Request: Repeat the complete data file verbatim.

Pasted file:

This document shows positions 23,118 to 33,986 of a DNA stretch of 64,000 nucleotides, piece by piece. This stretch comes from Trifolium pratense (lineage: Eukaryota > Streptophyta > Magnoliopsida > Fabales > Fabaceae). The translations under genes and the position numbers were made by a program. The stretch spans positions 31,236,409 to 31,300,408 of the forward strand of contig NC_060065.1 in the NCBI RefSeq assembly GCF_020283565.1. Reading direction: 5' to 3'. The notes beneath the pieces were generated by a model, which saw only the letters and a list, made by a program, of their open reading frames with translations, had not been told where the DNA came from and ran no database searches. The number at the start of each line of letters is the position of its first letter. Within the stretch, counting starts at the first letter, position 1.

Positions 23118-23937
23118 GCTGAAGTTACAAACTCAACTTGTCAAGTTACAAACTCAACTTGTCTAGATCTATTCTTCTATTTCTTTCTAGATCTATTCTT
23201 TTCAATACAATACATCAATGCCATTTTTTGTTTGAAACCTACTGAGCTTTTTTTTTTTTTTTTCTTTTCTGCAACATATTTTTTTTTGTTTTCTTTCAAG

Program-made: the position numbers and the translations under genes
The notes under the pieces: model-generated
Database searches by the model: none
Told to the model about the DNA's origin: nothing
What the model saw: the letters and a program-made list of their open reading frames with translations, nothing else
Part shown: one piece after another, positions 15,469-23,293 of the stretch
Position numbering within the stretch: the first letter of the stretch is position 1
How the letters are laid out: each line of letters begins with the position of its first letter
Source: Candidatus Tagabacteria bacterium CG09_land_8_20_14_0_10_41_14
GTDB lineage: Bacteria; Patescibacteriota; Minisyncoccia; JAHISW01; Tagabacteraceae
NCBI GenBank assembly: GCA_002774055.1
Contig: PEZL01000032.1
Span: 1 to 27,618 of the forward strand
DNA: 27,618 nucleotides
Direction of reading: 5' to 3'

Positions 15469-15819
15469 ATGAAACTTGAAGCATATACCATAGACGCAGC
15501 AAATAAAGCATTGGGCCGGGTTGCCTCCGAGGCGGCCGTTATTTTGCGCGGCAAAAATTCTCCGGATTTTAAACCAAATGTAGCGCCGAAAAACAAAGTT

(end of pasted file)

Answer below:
This document shows positions 23,118 to 33,986 of a DNA stretch of 64,000 nucleotides, piece by piece. This stretch comes from Trifolium pratense (lineage: Eukaryota > Streptophyta > Magnoliopsida > Fabales > Fabaceae). The translations under genes and the position numbers were made by a program. The stretch spans positions 31,236,409 to 31,300,408 of the forward strand of contig NC_060065.1 in the NCBI RefSeq assembly GCF_020283565.1. Reading direction: 5' to 3'. The notes beneath the pieces were generated by a model, which saw only the letters and a list, made by a program, of their open reading frames with translations, had not been told where the DNA came from and ran no database searches. The number at the start of each line of letters is the position of its first letter. Within the stretch, counting starts at the first letter, position 1.

Positions 23118-23937
23118 GCTGAAGTTACAAACTCAACTTGTCAAGTTACAAACTCAACTTGTCTAGATCTATTCTTCTATTTCTTTCTAGATCTATTCTT
23201 TTCAATACAATACATCAATGCCATTTTTTGTTTGAAACCTACTGAGCTTTTTTTTTTTTTTTTCTTTTCTGCAACATATTTTTTTTTGTTTTCTTTCAAG

Program-made: the position numbers and the translations under genes
The notes under the pieces: model-generated
Database searches by the model: none
Told to the model about the DNA's origin: nothing
What the model saw: the letters and a program-made list of their open reading frames with translations, nothing else
Part shown: one piece after another, positions 15,469-23,293 of the stretch
Position numbering within the stretch: the first letter of the stretch is position 1
How the letters are laid out: each line of letters begins with the position of its first letter
Source: Candidatus Tagabacteria bacterium CG09_land_8_20_14_0_10_41_14
GTDB lineage: Bacteria; Patescibacteriota; Minisyncoccia; JAHISW01; Tagabacteraceae
NCBI GenBank assembly: GCA_002774055.1
Contig: PEZL01000032.1
Span: 1 to 27,618 of the forward strand
DNA: 27,618 nucleotides
Direction of reading: 5' to 3'

Positions 15469-15819
15469 ATGAAACTTGAAGCATATACCATAGACGCAGC
15501 AAATAAAGCATTGGGCCGGGTTGCCTCCGAGGCGGCCGTTATTTTGCGCGGCAAAAATTCTCCGGATTTTAAACCAAATGTAGCGCCGAAAAACAAAGTT